Transportation infrastructure funding also found consensus among IFBF farmers. “It’s a continuous effort to fund road infrastructure to facilitate sustainability and growth,” said Hill. “This isn’t just an agricultural issue; this is an issue that affects all Iowans.”
Another lively discussion at the IFBF Summer Policy Conference concerning the national issue of country of origin labeling (COOL). “Trade compliance is very important to us, and we want to be a good trading partner,” said Hill. “IFBF members concluded that a mandatory COOL for meat harms open trade between the U.S. and our neighbors, and our members prefer a voluntary meat labeling program.”
The IFBF Summer Policy Conference is a step in Farm Bureau’s grassroots policy development process, which begins in the spring at the county level. The national policies will now be subject to debate during American Farm Bureau Federation policy discussions in January 2014 in San Antonio.
DES MOINES, Iowa (AP) — State agriculture officials say they are providing $1 million in funds to help farmers reduce runoff of fertilizer and manure from their fields and pastures.
Iowa Secretary of Agriculture Bill Northey says the department has received overwhelming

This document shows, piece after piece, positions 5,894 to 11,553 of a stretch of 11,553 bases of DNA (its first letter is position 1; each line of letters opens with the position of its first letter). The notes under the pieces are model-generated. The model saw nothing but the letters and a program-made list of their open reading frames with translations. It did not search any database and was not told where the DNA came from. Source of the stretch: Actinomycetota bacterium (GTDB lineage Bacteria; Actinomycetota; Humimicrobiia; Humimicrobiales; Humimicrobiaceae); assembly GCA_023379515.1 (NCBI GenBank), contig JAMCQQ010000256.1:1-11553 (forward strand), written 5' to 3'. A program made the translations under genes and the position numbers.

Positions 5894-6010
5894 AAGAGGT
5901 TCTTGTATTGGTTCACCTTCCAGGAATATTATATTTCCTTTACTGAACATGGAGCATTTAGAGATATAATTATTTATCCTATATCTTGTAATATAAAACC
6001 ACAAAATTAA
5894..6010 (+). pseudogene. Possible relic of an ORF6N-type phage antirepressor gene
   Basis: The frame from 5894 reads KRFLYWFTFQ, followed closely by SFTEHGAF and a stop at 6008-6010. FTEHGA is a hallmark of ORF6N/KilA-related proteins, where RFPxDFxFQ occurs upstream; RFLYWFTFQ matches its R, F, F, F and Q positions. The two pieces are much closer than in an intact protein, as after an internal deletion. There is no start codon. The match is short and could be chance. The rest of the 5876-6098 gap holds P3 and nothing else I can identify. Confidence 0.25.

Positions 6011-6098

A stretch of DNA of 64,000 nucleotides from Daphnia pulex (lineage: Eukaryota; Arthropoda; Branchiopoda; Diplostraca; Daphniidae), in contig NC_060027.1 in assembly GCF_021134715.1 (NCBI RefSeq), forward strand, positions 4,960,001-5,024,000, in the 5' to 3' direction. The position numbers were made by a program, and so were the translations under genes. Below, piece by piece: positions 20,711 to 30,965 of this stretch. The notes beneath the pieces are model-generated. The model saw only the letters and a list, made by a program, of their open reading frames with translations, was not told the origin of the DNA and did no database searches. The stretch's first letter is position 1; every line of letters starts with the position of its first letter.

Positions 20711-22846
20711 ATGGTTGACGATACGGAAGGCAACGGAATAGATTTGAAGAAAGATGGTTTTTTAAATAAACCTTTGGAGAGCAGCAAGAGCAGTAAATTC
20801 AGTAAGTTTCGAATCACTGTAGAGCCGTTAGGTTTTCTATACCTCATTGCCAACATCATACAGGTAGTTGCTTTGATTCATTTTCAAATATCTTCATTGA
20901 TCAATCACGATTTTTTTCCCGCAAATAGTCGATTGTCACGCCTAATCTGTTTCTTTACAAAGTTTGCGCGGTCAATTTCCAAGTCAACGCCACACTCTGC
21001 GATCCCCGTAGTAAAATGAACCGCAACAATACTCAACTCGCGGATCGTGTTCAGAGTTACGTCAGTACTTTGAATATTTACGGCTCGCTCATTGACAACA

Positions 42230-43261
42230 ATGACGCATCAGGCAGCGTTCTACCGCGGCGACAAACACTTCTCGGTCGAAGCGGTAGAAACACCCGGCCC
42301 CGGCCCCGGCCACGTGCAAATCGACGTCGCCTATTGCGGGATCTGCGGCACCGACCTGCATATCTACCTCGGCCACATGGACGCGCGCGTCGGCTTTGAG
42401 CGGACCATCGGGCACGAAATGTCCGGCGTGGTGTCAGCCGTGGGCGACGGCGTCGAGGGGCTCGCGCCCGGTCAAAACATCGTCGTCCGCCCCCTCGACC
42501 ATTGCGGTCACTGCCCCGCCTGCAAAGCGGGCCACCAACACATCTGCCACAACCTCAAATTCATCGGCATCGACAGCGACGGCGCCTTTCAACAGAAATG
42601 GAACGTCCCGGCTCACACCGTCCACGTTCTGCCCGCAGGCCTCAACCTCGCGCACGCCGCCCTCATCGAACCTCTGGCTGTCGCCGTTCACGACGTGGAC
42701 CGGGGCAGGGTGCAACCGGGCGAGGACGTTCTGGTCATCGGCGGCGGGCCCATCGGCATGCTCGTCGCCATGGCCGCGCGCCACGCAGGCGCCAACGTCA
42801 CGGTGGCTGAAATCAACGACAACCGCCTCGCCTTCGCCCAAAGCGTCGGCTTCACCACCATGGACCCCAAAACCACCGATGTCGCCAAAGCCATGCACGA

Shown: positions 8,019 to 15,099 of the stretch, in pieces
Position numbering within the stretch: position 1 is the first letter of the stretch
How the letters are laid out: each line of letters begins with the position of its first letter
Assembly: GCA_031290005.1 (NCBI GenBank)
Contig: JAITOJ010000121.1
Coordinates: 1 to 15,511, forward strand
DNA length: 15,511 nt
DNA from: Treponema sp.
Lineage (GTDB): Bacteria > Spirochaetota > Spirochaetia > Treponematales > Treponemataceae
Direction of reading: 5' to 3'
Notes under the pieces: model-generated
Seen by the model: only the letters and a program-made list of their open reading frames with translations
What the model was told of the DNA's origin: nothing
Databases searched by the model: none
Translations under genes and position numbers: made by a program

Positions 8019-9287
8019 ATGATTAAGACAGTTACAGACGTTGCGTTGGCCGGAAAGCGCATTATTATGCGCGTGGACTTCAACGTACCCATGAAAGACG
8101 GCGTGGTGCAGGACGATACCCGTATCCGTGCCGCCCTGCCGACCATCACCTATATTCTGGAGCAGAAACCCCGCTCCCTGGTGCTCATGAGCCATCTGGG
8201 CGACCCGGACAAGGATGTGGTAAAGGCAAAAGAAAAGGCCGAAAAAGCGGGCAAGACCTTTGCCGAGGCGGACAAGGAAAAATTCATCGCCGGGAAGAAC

response to a program that shares the cost of installing systems designed to reduce erosion and runoff.
The $1 million announced Thursday brings the total funds for the program allocated to farmers this year to $2.8 million. The department received $3 million in one-time funding to support statewide water quality practices over the next five years.
Practices eligible for funding include cover crops that hold nitrogen in fields and no-till
or strip-till practices that reduce erosion.
So far more than 700 Iowa farmers have applied to participate in the program.
DES MOINES, Iowa (AP) — Another dry week has caused the condition of Iowa's corn and
soybean crops to slip backward.
The U.S. Department of Agriculture says in Monday's report that 48 percent of the corn crop
is good or excellent, down 1 percentage point from the week before. Eighteen percent is poor or very poor, one point above the previous week. About a third of the crop is fair, the same as the previous week.
Soybeans retreated with 18 percent now rated poor or very poor. That's up three percentage
points from the week before. Corn pollination remains significantly behind normal.
Northwest Iowa may have the best looking crops in the state, however, as Joel DeJong, Iowa
State University extension crops specialist says there have been a lot of "hit and miss" in
terms of precipitation.
DeJong says the corn is entering the "dough" stage which means it is still at least a month
away from full maturity.
The crops specialist says soybean development has been making some nice progress.
Statewide average precipitation was less than half an inch while normal for the week is
nearly an inch. It was the sixth week of the past seven to bring less than normal rainfall.